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Food & Drink Life Westminster

Sartoria, Mayfair, makes the cut

  • May 23, 2024
  • 4 min read
Sartoria, Mayfair, makes the cut

Sartoria, is a top Italian restaurant in Mayfair, which has earned high praise and is up there with the best. Take a stroll down to Savile Row, the legendary home of English gentleman’s tailoring. Pass the Burlington Arcade and its statue of Beau Brummell, then continue through the glittering marble and brass-fronted shops, that show case exquisite smoking jackets made of oriental Chinese silks. The deep leather tan aromas of luxury accessory shops and Swiss Rolex jewellers will guide you to the ‘Row’ of razor-sharp tailoring, from Oscar red carpet creations to the wardrobes of our very own kings.

There, boldly fronting the northern end, is Sartoria, which conveniently means tailoring in Italian.

Sartoria, a homage to classic Italian cuisine and part of the D&D Restaurant group, sits comfortably among the glamour and is overseen by the executive chef, Francesco Mazzei. The urbane Mr. Mazzei comes from the Italian heel, Calabria, and trained in Rome and at the Dorchester, just around the corner. He was head chef at The Corbin and King in St Albans, but built his reputation at L’Anima. He is one of the finest Italian chefs in London.

Sartoria is the perfect Mayfair destination with timeless and classic decor and a Calabrian-inspired menu. The restaurant boasts a destination ‘buzzy bar,’ private dining, and truly informed staff. Farouk and Carla were a delight, serving us efficiently and knowledgeably. A corner seat offered a sweeping view of not only the restaurant but also the Row, essential for watching the well-heeled Mayfair set shop and get… well… ‘well-heeled’.

The à la carte menu had starter dishes ranging from £18 to £35 with sides of £7.50. If you want a fabulous pasta dish, it’s there, but so also is the high cuisine and romance of Italian cooking at its finest. The bread and olives are made on-site and are a revelation, worth the price of entry. With the olive oil, they are a meal in themselves. Try to restrain yourself, or the tiramisu at the end of the meal will not find a home in your tummy. The wine list is extensive, with almost 200 different bins in the cellar. Admittedly, the show-stoppers of Burgundies at £3300 cater to the Mayfair Brummells. However, a very delicious Gavi di Gavi La Meirana 2019 at £85 was more in budget.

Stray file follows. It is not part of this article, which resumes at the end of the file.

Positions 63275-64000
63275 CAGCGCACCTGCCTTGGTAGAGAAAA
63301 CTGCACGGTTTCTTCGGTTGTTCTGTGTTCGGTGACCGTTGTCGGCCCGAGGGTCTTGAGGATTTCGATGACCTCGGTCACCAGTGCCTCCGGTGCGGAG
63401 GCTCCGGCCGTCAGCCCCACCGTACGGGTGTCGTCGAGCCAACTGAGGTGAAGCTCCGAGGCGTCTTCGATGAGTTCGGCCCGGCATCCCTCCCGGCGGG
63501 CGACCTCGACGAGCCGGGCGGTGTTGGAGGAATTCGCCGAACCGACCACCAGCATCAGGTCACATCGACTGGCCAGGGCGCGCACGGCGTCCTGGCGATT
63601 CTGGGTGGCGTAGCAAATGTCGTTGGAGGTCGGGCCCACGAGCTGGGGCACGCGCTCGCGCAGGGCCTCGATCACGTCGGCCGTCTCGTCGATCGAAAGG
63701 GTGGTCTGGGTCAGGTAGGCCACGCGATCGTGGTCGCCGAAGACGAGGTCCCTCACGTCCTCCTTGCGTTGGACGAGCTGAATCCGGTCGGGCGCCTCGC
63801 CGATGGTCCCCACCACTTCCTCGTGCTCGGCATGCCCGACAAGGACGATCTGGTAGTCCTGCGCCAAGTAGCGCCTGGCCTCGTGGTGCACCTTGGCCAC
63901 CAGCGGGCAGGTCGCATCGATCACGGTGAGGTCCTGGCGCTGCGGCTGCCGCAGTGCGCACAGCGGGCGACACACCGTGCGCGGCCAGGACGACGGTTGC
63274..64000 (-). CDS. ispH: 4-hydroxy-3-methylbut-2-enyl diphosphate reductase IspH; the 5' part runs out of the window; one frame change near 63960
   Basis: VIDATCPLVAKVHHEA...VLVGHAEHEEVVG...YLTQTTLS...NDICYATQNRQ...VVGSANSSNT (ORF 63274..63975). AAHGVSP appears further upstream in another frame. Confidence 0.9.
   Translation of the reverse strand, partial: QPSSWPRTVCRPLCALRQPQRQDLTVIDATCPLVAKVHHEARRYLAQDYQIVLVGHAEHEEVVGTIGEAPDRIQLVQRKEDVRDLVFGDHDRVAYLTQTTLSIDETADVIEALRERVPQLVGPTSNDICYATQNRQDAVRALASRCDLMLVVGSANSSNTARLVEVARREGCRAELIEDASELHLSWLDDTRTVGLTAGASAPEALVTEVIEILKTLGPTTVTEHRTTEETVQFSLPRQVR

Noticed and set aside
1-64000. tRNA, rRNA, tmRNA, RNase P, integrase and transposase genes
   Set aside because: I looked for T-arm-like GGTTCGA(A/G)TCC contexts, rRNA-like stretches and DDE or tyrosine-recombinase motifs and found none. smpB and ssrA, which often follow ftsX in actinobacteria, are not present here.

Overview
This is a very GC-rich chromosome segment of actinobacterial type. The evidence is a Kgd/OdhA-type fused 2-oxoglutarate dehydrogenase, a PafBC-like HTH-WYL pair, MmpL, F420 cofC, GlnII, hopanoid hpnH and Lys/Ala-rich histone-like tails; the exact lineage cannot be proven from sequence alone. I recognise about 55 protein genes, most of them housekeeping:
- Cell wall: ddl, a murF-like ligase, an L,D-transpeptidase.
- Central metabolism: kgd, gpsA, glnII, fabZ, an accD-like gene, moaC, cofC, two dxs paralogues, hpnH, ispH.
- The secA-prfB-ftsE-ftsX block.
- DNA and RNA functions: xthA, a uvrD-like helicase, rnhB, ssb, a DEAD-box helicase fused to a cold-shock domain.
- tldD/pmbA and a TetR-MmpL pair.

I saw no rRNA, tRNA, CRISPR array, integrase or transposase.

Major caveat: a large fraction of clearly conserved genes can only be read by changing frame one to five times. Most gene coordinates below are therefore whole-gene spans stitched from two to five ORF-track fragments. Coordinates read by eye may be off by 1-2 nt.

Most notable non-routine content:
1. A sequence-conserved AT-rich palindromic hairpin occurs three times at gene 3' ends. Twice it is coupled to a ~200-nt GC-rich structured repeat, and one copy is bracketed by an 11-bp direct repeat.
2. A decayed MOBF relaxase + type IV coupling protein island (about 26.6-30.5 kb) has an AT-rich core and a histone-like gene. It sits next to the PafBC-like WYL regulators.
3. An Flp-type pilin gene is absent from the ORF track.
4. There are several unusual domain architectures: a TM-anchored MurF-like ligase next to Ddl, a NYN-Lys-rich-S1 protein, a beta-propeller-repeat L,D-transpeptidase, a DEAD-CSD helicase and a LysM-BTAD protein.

The veal with tuna sauce, chickpea hummus, and black truffle at £16.50 was presented like a Titian masterpiece, showing the kitchen has an eye for colour and presentation. I was reminded of the old chef maxim: “The first form of digestion is the eyes,” and this dish did not disappoint in both visuals and flavour, setting the standard for all the food to follow. Dishes like the beef battuta with spring asparagus and Grana Padano at £18.50 and the grilled octopus with cannellini beans, watercress, and smoked ricotta at £19.00 continued to impress.

The “Secondi” came with a flourish. If you are feeling decadent, you must have the Scottish lobster tagliolini with Amalfi lemon, chili, and basil at £39.00, or if a more down-to-earth ‘peasant dish’ is desired, the aubergine parmigiana at £24.00. Be careful what you wish for, as traditional Italian cooking can be unexpected to the Anglo palate, and this is true of the aubergine. I loved the zucchini fries, which along with the breads, are truly moreish at £7.50, but it was the pickled Italian vegetables at £7.50 that stole my heart.

Zucchini Fries

If at the end of this magnificent Italian ‘Bella Figura’ you have room, then the gelato is a must. So much is written about Italian ice cream that even Joe Biden would remember it without a teleprompter. You will not, I promise you, be disappointed.

About Author

Philip Ashby Rudd

Philip Ashby Rudd, a Dorset-based writer, artist, and hotelier, boasts a colorful past. After rubbing shoulders with Damien Hirst at Goldsmiths College, he took a brief detour as an army officer—albeit a short-lived one, thanks to a memorable encounter involving a taser and one too many drinks. Under the tutelage of Raymond Blanc, he honed his culinary skills before acquiring Bishops Cottage, a hotel in Lulworth Cove, once home to Bishop Wordsworth, the poet's great-nephew. Where he once spent his days channeling the spirit of Jeffrey Barnard, he now critiques restaurants for EyeOnLondon, a venture he co-founded.

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